ded, you wrote this and I'm with you on it: " when people who share a significant past encourage one another, the established trust together on Christ opens individuals to the growth our heavenly Father guides." Yes and Amen.
However, since you said early in the post, "Believers need to feel free to question anything...", I'm taking a close look at your ending on this one: "...encouraging one another to a better, more sophisticated humanity is nothing but empty humanism, the great lie of Lucifer to lift himself to be God’s equal." This seems a little heavy-handed to me, maybe even dogmatic. In the interest of those folks out there who have yet to join our believing ranks, is there more explanation that can be offered about this?
Thanks for all you do. As a member of humanity, I encourage you to continue in all that the Lord has set forth as your life's work.
CR, author of Glass half-Full

ded said...
This comment has been removed by the author.
ded said...


God is faithful to complete His work. If we seek Him, we shall find...that finding will include the understandings of where our selfishness masquerades as love. I agree with you, we need not worry over this. God's climate for us is exactly what we need for growth. We simply need to be willing to move in repentance and fullness of trust when we become convicted over any issue.


By all means, ask! Even disagree as you see fit. The shared reflection is more profitable than the silent and personal.

I'm not sure what you mean by "heavy handed." Any given blog post raises questions; it is the nature of the beast.

(If my stat counter is accurate, there are few out there reading this little blog, so we need not worry about clouding up the understanding of the masses!!)

All that said, I was attempting the point that much effort is sometimes given by lost and redeemed alike in trying to improve the self. Since this blog is intended as a place to air my thoughts on any topic, but I usually reflect on the Christian's experience, I wasn't directing the idea toward the lost but to the Christian.

I think the idea that self-improvement exists among us Christians and such is selfishly motivated for self-righteous reasons other than giving God glory needs consideration. However, I do not bring it up intending to fling condemnation. I see it this as a self-awareness stepping stone one must cross to enter into the fullness of spirit life. ("journey" lingo again! paradoxes-sigh) My intention was an encouragement simply to be aware and beware those who reduce Christianity to humanitarian altruism by one's old nature as a process that brings holiness by good works. Is altruism bad? No, but trusting it as evidence of our worth is.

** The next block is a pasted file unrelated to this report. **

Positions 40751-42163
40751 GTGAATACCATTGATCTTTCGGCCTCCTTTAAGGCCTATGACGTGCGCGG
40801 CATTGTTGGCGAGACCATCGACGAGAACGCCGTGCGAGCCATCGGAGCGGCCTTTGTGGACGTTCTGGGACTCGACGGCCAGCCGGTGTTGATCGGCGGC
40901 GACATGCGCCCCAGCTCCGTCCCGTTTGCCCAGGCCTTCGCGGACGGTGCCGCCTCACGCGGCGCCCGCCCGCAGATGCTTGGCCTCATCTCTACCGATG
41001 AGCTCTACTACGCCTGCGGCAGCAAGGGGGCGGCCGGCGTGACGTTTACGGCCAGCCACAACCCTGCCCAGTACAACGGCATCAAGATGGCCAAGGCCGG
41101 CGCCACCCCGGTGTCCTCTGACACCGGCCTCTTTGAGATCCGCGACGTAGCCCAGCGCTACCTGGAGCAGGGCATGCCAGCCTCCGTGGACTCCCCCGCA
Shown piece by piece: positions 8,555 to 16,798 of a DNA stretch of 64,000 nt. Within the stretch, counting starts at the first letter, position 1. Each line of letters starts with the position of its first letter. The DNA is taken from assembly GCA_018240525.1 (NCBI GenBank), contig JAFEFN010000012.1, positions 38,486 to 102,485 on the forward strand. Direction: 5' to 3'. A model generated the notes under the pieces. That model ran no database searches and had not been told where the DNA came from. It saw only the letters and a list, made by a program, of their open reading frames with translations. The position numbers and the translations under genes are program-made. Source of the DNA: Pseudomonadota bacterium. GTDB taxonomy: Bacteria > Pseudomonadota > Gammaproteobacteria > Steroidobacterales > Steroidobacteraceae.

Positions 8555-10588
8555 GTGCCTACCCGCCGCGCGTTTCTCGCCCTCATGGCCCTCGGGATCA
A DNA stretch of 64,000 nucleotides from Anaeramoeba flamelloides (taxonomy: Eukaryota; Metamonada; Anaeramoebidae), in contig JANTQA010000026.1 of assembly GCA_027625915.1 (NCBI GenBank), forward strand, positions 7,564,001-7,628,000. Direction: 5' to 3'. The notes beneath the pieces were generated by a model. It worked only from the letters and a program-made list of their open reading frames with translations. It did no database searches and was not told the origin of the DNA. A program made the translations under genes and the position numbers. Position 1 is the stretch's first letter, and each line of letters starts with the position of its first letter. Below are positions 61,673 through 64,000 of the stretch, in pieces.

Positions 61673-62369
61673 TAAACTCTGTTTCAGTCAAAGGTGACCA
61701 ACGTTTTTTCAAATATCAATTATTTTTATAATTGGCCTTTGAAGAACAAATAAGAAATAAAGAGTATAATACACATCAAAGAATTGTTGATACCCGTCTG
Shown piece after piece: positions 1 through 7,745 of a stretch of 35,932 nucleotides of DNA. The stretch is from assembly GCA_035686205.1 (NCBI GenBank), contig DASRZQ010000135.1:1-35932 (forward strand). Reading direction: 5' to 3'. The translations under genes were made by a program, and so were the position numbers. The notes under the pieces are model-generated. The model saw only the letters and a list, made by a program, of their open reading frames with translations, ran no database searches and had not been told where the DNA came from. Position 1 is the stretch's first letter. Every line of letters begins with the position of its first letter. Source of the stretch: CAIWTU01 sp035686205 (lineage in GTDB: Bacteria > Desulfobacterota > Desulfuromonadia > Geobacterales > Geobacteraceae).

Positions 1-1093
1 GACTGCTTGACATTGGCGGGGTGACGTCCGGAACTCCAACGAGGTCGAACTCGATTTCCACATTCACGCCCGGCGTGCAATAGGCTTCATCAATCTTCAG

Dogmatic? Am I asserting opinions in a doctrinaire or arrogant manner? I hope not and apologize if I came across that way. Am I opinionated.? Perhaps. Help me here. How do I express my thinking, which always reduces at some level to nothing but my opinion, without coming across as opinionated?

I assert (albeit by implication and not clearly stated in the post) a total reliance on the in-dwelling Christ is our only hope. I can encourage nothing less even as I am not the best example of always doing such.

ded said...


In re-reading both the post, your comment, and my response maybe I missed your concern completely.

Perhaps your question is more about my statement In contrast, encouraging one another to a better, more sophisticated humanity is nothing but empty humanism, the great lie of Lucifer to lift himself to be God’s equal.

hmmm...Well, it is my opinion that humanism is the cultural function we can trace throughout western thought, which is fundamentally worshiping the creation rather than the Creator. Humans so desperately want to be considered valuable, but want it without the cross. I guess that does sound a bit dogmatic, but that is my opinion!!

careyrowland said...

I'm tracking with you now. I think that what set my buzzer of was the presence of "encouragement" and "the great lie of Lucifer" in the same sentence.
Encouragement is a component of God's koinoneia for building up faith, whereas Lucifer's humanistic lie to men is an attempt to remove God from the picture. Those two things are pretty far apart; I'm not accustomed to seeing them linked in the same grammatical yoke.
You just keep doing what you're doing.